When it comes to literacy, our society has been headed towards the lowest common denominator for a long time. The reason for this is a philosophical viewpoint on how the misuse of words should be handled. On both ends of this dispute, there are extremists.
One set of extremists thinks that how a word is currently used, regardless of how it may have been used a decade ago, should be what the word is understood to mean.
The other set of extremists seem to think that however a word was defined a century ago is how it should be understood.
In between, these two sets of people are those who acknowledge that words evolve and their meaning changes but that there should be linkages to what the word formerly meant.
At the beginning of the twentieth century, Dictionaries were viewed as a standard of definition. But now, most dictionaries are intended by the publishers to be a travel guide to the wild hinterlands of the way the natives speak their language. That last sentence is only slightly exaggerated.
The problem is that communication requires some degree of linkage to the past. For example, when a contract or a will is drawn up, the meaning of the words used in that document are supposed to be understood to mean what they meant at the time the document was written.
If the meaning of the document becomes an issue 30 years later and there is no "standard" for defining the word meanings then the whole concept of contracts and wills becomes an absurdity.
Let me provide an example of a couple of words that have changed meanings.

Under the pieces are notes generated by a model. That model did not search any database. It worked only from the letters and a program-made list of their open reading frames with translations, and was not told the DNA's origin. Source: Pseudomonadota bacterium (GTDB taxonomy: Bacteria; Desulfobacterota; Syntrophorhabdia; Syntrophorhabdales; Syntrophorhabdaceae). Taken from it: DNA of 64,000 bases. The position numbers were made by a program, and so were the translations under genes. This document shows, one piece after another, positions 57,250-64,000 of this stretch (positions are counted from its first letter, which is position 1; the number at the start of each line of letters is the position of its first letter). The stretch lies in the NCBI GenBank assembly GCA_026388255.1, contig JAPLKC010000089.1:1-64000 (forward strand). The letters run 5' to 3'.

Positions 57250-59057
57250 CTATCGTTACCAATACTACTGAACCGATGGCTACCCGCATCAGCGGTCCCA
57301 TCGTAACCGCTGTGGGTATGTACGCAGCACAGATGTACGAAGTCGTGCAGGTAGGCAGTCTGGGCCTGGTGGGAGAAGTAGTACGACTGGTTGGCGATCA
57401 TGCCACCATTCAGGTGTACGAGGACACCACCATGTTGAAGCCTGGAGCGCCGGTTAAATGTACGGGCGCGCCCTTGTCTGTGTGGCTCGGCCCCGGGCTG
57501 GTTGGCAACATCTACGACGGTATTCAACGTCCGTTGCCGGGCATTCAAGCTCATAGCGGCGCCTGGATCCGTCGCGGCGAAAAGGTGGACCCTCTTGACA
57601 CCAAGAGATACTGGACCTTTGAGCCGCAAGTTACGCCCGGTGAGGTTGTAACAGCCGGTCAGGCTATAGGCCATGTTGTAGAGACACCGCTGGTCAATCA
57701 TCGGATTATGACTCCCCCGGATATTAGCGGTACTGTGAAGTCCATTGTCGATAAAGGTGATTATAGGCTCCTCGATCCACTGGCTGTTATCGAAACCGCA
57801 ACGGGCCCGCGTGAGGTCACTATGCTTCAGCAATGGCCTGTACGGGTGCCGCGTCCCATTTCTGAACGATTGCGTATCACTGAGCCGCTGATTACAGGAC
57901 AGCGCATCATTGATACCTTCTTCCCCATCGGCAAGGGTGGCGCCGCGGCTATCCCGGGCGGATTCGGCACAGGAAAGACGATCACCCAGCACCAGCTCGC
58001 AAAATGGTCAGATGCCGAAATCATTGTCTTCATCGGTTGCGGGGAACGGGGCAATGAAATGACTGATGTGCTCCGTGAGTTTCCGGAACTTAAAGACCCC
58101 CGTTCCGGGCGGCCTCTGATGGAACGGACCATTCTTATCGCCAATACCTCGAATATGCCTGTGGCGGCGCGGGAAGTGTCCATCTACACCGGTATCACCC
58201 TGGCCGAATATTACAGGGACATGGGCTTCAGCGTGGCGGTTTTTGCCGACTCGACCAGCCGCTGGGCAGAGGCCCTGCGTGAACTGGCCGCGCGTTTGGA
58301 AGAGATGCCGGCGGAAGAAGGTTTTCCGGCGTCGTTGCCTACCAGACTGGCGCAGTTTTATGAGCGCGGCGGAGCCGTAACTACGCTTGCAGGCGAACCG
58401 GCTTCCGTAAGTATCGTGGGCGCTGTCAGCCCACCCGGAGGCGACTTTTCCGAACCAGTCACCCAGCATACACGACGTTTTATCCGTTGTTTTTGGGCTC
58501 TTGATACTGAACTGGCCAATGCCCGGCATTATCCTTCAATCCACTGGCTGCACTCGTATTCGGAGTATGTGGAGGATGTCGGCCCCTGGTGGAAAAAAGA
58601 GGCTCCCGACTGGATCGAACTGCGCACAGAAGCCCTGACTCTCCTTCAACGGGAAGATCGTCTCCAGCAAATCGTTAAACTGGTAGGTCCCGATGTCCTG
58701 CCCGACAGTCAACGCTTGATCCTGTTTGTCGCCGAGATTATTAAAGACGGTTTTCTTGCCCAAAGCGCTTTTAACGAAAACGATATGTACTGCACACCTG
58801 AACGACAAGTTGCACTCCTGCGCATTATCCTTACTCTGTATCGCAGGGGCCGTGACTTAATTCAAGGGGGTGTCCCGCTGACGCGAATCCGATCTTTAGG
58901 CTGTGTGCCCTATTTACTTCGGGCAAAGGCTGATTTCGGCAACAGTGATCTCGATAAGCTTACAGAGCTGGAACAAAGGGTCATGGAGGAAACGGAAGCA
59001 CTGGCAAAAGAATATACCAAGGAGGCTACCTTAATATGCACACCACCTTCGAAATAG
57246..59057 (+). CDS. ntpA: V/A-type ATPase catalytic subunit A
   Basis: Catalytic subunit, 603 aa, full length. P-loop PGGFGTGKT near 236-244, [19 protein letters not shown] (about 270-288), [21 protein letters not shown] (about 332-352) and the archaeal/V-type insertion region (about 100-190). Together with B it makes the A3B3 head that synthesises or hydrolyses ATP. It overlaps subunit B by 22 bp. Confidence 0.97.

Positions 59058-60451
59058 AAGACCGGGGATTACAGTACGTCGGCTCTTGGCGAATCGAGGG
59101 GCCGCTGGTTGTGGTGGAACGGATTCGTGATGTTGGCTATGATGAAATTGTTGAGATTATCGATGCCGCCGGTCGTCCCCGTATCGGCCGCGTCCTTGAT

If you pick up a book from the time of Arthur Conan Doyle (such as the Dr. Thorndyke books) and the author uses the word "transpire," the author probably does not mean by that word what most people consider that word to mean today.
Back then, the word transpire meant "as the facts began to come to light." When a news story first breaks, the reporters may only know that someone has been shot. They may not know who shot the victim, they may not know the provocation or the motivation, they may not know the victim's identity, they may not know whether the victim's wound is critical or minor. As more information is learned, the facts transpire.
But today, people often use this word to mean "as subsequent events occurred" not as the facts became well known.
Another example is the word "awesome." There is a scene near the end of the movie "Quigley Down Under" that illustrates the earlier meaning of the word "awesome." A troop of British army soldiers arrive to arrest Quigley and he appears to be in a hopeless situation. Suddenly, Native Australians appear on the crest of the ridge surrounding the location of this encounter. The soldiers consider this an awesome sight and withdraw.
Today, awesome has come to be synonymous with "wonderful".
I find when teaching Bible classes that many younger adults misunderstand what the Bible means when it says that God is awesome. It doesn't mean that He is wonderful, it means that He is fearsome. See for example, Jeremiah 20:11 where the NKJV uses the word "awesome" but many other translations use words that are still able to be understood
The editor of Black's Law Dictionary decided a number of years ago that a book which discussed words that were in the process of changing or which had already reached a point that their meaning of a century ago was no longer the meaning that most people of all levels of literacy intended in their usage was needed. The fourth edition of that book was published in 2016. Although an ebook came out soon afterwards, an app for mobile devices was made which is much more useful than the ebook,
Here is a link to Google Books's listing of this book: